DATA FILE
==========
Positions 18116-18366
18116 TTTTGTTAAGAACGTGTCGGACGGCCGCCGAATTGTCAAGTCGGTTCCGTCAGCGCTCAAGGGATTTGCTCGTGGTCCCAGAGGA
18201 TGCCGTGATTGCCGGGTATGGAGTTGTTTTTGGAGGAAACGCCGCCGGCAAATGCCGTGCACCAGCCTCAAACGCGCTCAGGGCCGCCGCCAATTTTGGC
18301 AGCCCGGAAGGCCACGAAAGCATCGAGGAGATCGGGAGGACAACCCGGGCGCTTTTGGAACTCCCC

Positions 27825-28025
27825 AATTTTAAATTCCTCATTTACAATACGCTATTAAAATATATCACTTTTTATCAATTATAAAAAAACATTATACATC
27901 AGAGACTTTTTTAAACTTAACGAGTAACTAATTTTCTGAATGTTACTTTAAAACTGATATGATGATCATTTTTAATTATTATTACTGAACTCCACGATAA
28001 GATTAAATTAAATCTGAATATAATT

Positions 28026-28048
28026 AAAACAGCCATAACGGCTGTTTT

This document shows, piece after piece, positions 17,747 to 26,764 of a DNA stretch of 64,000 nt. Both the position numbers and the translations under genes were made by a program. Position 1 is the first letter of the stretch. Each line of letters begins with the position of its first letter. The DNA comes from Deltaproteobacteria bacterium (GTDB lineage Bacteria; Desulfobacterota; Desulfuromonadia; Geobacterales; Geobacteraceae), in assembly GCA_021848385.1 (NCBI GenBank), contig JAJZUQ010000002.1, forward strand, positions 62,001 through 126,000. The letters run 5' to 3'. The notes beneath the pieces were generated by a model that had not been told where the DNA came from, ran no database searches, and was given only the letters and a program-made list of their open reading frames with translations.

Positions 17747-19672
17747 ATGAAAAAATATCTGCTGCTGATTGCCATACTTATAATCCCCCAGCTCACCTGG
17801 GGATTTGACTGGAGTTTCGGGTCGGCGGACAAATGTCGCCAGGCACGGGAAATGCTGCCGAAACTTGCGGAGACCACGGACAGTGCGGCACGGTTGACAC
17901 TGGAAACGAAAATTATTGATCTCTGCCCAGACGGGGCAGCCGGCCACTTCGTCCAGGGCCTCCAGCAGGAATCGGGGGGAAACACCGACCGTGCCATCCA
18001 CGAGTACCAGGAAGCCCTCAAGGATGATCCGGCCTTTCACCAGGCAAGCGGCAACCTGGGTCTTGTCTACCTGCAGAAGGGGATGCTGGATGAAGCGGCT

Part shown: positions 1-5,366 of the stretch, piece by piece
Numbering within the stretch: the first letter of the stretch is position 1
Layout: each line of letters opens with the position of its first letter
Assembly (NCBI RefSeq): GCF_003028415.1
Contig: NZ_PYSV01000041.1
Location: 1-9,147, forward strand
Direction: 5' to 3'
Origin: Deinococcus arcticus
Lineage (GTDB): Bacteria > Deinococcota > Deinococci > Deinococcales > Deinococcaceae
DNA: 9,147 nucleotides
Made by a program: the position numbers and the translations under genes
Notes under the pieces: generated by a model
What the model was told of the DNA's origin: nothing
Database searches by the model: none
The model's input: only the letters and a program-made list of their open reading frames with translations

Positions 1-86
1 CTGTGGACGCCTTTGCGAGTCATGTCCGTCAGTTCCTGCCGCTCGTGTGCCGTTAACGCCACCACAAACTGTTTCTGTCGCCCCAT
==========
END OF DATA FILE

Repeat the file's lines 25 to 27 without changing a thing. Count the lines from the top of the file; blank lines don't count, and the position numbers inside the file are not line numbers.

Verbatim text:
Lineage (GTDB): Bacteria > Deinococcota > Deinococci > Deinococcales > Deinococcaceae
DNA: 9,147 nucleotides
Made by a program: the position numbers and the translations under genes